What conditions are treated with steroids? What are the benefits of steroids? Why are steroids injected? What conditions including arthritis are treated with steroid injections? What are the expected benefits of steroid injections? What role do steroid injections play in an overall treatment program? When should steroid injections not be used?

What are the side effects of steroid injections? What are the possible side effects of oral steroids? Does everyone develop side effects to steroids? How can steroid side effects be minimized?

Who should not take steroids? How do I know if steroid treatment is right for me? Agency for Healthcare Research and Quality: A Guide for Adults. Related Article Rheumatoid Arthritis Quiz: Patient Comments Steroids to Treat Arthritis - Experience Please share your experience with taking steroids to treat arthritis. Post Steroids to Treat Arthritis - Side Effects What side effects did you experience due to steroid treatment of arthritis? When joints are inflamed they can develop stiffness, warmth, swelling, redness and pain.

There are over types of arthritis, including osteoarthritis, rheumatoid arthritis, ankylosing spondylitis, psoriatic arthritis, lupus, gout, and pseudogout.

Cortisone injections are used to treat small areas of inflammation or widespread inflammation throughout the body. There is minimal pain from these injections, and relief from the pain of inflammation occurs rapidly. Buildup of uric acid crystals in a joint causes gouty arthritis. Symptoms and signs include joint pain, swelling, heat, and redness, typically of a single joint. Gout may be treated with diet and lifestyle changes, as well as medication.

Methylprednisolone Medrol, Depo-Medrol, Solu-Medrol is a medication prescribed to patients to suppress inflammation from a variety of conditions and diseases. Side effects, drug interactions, dosage, and pregnancy safety information should be reviewed prior to taking this medication.

Osteoarthritis is a type of arthritis that is caused by the breakdown and eventual loss of the cartilage of one or more joints. See a picture of Osteoarthritis and learn more about the health topic. Rheumatoid arthritis RA is an autoimmune disease that causes chronic inflammation of the joints, the tissue around the joints, as well as other organs in the body. Because it can affect multiple other organs of the body, rheumatoid arthritis is referred to as a systemic illness and is sometimes called rheumatoid disease.

Sacroiliac joint SI dysfunction is a general term to reflect pain in the SI joints. Causes of SI joint pain include osteoarthritis, abnormal walking pattern, and disorders that can cause SI joint inflammation including gout, rheumatoid arthritis, psoriasis, and ankylosing spondylitis. Treatment includes oral medications, cortisone injections, and surgery. Medications are also available to treat dry eye and dry mouth. Systemic lupus erythematosus is a condition characterized by chronic inflammation of body tissues caused by autoimmune disease.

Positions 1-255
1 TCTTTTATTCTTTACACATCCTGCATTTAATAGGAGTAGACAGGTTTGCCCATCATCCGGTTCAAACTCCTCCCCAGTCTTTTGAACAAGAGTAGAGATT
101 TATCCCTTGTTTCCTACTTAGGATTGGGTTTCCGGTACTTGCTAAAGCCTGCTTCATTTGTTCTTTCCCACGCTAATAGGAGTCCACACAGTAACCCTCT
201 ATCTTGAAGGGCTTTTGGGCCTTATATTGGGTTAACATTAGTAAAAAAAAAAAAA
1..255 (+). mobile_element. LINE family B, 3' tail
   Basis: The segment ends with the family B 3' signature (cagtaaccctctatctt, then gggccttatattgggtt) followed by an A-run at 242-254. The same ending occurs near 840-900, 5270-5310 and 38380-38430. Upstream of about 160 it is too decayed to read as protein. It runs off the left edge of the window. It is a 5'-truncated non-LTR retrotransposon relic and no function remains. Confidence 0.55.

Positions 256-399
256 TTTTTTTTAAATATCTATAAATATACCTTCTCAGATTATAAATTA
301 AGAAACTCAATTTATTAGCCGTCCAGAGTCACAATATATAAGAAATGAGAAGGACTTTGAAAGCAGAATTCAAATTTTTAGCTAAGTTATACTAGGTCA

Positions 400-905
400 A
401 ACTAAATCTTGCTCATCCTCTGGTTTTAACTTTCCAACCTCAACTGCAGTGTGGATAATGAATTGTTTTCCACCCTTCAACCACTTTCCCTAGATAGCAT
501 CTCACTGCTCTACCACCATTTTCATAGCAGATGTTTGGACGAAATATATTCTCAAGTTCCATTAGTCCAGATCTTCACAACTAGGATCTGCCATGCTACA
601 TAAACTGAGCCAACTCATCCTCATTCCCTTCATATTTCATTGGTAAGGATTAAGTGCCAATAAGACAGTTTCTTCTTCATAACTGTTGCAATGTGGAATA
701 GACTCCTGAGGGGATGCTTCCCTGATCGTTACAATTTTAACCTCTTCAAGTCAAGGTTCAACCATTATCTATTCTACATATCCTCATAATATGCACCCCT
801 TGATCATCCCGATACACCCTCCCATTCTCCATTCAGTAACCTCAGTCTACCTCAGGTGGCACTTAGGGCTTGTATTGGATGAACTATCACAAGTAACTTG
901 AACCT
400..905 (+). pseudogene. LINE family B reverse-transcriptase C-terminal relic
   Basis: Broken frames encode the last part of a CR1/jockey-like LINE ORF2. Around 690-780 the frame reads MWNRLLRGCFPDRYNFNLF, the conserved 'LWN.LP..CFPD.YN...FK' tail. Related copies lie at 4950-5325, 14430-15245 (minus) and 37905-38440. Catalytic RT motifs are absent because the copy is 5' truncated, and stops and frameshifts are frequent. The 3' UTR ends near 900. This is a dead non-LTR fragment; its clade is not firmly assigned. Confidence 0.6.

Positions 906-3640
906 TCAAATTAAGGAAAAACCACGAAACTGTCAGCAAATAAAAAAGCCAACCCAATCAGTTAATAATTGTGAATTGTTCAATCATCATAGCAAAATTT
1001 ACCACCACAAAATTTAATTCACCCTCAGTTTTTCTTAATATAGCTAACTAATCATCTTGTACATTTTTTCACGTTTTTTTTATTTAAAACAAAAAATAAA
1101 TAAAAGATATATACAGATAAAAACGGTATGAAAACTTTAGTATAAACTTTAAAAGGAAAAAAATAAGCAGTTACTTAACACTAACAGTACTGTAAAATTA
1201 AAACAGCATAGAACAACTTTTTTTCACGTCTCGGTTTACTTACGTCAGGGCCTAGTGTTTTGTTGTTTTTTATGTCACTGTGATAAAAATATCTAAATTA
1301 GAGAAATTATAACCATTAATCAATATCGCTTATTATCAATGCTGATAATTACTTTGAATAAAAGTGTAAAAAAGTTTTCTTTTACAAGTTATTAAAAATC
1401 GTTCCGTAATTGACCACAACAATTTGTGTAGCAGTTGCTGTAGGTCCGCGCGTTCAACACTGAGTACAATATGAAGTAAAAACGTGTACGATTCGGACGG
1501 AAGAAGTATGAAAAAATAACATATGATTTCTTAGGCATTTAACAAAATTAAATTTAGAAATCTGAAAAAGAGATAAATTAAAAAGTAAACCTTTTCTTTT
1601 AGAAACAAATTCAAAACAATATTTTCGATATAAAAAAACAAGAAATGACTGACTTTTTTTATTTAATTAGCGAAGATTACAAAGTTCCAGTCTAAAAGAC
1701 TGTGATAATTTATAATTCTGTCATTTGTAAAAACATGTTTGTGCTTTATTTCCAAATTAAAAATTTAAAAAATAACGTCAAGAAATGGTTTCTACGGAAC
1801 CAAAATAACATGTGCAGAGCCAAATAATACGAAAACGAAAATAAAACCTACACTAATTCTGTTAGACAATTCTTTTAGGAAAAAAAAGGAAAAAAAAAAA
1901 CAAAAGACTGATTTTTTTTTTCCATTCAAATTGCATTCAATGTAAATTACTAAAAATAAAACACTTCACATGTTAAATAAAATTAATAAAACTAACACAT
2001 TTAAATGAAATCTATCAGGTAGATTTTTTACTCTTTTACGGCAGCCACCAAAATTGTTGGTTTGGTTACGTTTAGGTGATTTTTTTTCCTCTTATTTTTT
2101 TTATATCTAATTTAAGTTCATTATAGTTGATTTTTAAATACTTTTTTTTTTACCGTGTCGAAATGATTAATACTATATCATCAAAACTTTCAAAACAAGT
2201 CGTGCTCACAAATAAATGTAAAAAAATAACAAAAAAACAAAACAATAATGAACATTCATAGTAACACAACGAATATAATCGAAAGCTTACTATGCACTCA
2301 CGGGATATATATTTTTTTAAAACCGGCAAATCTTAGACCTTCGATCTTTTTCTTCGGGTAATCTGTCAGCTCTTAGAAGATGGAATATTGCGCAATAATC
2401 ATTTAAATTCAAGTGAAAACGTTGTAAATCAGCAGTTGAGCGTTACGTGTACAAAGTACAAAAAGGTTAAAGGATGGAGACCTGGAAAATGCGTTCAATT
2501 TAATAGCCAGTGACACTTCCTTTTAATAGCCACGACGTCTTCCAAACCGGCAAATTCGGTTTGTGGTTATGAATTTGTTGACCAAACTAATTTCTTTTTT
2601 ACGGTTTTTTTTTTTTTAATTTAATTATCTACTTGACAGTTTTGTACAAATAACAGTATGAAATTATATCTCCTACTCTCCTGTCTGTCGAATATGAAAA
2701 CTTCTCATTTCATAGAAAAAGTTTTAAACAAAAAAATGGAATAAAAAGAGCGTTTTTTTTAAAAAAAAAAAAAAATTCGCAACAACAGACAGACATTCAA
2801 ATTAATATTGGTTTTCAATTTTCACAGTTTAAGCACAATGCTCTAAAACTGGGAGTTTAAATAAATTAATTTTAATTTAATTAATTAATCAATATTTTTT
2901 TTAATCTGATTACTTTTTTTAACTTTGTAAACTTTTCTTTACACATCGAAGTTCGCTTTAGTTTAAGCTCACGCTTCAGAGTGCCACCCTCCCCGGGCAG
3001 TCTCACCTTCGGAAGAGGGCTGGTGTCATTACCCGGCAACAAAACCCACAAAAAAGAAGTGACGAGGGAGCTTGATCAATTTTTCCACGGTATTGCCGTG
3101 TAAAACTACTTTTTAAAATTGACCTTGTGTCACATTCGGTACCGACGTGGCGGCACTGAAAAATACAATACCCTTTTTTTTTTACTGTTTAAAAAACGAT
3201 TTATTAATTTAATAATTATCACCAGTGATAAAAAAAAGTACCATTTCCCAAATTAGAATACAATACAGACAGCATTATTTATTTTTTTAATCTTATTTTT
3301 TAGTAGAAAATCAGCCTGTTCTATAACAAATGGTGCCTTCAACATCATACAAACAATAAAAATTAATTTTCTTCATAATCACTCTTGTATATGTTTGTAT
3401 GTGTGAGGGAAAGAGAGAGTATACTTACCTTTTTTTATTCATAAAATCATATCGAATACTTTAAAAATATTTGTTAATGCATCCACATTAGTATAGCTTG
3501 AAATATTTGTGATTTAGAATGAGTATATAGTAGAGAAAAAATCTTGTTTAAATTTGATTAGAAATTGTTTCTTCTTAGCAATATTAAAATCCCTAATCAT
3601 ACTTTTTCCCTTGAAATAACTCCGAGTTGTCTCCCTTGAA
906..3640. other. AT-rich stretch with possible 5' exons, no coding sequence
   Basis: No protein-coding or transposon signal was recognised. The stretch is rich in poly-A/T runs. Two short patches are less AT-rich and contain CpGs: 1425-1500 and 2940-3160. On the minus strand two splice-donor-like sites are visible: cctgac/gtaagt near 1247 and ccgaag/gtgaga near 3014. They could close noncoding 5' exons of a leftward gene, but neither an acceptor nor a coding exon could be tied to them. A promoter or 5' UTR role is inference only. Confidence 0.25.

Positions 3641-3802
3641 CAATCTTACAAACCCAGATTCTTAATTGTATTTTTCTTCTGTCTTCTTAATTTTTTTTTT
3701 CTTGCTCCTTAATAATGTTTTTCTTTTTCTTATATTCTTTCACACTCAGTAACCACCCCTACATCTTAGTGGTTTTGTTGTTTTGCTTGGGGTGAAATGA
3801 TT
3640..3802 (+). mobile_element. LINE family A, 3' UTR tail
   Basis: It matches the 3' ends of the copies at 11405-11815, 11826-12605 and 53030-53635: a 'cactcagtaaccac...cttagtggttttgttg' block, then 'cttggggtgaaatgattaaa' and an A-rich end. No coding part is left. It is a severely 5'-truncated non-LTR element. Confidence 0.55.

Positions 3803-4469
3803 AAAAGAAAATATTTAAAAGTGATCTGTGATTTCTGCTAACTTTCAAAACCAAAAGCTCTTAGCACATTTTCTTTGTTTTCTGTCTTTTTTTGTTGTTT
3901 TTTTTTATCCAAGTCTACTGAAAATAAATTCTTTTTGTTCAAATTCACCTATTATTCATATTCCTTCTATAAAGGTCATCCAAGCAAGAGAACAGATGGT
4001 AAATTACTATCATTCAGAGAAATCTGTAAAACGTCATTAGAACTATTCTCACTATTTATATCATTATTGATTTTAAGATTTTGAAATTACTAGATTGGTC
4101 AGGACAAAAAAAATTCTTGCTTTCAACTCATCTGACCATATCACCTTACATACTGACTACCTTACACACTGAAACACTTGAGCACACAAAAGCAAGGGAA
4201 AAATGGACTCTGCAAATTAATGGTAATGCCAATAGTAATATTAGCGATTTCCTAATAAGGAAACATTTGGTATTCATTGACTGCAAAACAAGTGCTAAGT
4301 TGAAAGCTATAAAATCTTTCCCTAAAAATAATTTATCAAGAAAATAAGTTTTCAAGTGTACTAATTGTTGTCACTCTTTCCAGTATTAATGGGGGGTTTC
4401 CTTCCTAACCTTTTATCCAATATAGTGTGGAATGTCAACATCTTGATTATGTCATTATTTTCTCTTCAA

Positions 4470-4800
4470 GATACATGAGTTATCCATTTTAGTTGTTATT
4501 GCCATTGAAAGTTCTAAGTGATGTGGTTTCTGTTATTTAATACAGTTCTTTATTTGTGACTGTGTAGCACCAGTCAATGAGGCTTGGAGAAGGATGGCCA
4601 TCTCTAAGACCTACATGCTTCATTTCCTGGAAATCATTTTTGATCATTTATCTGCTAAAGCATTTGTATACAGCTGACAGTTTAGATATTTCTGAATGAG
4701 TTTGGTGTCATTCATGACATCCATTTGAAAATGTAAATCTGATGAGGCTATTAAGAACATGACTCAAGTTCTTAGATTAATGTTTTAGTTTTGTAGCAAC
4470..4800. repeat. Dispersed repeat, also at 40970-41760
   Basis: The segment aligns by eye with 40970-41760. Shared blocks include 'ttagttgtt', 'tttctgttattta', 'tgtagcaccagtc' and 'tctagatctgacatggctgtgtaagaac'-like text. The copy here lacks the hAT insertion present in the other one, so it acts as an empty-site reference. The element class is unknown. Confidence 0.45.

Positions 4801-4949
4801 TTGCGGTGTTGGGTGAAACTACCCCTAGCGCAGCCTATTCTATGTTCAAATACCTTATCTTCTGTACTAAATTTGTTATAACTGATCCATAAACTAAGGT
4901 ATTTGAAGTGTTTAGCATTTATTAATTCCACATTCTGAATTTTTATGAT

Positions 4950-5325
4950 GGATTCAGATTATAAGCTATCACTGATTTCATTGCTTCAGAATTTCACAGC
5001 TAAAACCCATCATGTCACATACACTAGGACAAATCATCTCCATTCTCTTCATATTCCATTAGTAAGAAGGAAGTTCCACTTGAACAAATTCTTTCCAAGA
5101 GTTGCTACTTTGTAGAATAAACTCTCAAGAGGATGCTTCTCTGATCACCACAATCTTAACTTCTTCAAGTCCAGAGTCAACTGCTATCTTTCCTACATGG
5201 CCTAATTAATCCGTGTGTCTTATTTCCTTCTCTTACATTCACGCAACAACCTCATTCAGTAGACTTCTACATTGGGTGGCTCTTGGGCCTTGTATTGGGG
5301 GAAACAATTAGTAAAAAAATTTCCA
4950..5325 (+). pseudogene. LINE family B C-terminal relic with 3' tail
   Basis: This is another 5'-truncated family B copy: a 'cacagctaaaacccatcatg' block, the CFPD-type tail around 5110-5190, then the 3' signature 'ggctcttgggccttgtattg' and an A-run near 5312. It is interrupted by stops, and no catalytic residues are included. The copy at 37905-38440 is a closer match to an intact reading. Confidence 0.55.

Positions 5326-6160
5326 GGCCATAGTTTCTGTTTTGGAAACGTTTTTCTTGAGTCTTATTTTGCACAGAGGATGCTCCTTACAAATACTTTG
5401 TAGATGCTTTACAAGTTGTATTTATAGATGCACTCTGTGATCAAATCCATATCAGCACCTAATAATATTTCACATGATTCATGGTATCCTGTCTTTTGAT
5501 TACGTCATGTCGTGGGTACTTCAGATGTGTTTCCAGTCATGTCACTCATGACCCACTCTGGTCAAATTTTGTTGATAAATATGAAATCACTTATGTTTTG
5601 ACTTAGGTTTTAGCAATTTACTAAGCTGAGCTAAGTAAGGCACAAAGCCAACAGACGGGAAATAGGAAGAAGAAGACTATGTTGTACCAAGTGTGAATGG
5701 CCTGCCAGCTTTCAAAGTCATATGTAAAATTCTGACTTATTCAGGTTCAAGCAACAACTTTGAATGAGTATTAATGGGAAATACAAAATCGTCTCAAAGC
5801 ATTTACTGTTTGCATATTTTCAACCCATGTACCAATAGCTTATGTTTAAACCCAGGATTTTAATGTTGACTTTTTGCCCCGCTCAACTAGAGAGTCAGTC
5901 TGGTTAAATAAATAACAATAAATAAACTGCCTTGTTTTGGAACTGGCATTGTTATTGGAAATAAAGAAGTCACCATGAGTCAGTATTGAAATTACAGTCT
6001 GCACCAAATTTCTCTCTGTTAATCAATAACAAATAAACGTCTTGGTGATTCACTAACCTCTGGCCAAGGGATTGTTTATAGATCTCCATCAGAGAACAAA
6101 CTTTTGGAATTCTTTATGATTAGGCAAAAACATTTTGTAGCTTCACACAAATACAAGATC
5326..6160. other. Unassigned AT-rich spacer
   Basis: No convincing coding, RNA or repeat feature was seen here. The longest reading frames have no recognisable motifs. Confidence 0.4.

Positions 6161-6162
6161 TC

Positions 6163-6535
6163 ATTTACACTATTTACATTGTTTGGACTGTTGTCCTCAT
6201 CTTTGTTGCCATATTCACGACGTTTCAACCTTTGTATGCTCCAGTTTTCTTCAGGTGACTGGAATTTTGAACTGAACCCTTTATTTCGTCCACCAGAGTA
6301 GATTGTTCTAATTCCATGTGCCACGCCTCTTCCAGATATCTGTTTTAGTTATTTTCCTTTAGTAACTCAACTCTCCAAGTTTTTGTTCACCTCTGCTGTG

Lupus can cause disease of the skin, heart, lungs, kidneys, joints, and nervous system. When only the skin is involved, the condition is called discoid lupus.

When internal organs are involved, the condition is called systemic lupus erythematosus SLE. Vasculitis arteritis, angiitis is a general term for a group of uncommon diseases which feature inflammation of the blood vessels.

Each form of vasculitis has its own characteristic pattern of symptoms. The new onset of psoriasis has also been seen. Abatacept is the first of a class of agents known as T-cell costimulatory blockers. T lymphocytes become activated due to an unknown stimulus but likely involving the interaction between antigen presented in the context of the Class II Major Histocompatability Complex molecule on the surface of antigen presenting cells.

T cells recognize antigens as foreign and if they receive a second stimulus, will become active, proliferate, traffic to inflamed sites, and secrete proinflammatory cytokines including TNF.

One of the important second signals for T cell activation is mediated by the molecules CD80 and CD86 found on antigen presenting cells and the CD28 molecule on the T cell surface. When abatacept binds to CD28 on the T cell surface, it prevents the second signal from being delivered, thus turning down the T cell response. Additional effects are decreasing the production of T cell derived cytokines including TNF. Abatacept is administered either via IV or subcutaneously. When given by intravenous infusion it is used once per month after initial doses at baseline, 2 weeks, and 4 weeks.

The medication is administered over a period of approximately 30 minutes to one hour. Responses are typically seen within 3 months. In clinical trials, patients with initial responses continued to show improvements through the first year. These have ranged from mild to severe. Respiratory infections including pneumonia were more common in clinical trials in patients with underlying COPD, thus extreme caution is suggested in this population.

Opportunistic infections have been seen, though only a few cases of TB have been seen to date. TB screening is recommended. Malignancies have been seen in clinical trials but the rates appear to be similar for those expected in patients with rheumatoid arthritis. Infusion reactions have been seen in clinical trials that are typically mild. B cells are an important inflammatory cell with multiple functions in the immune response.

They serve as antigen presenting cells, directly interact with T-cells and others, can secrete cytokines, and differentiate into antibody-forming plasma cells.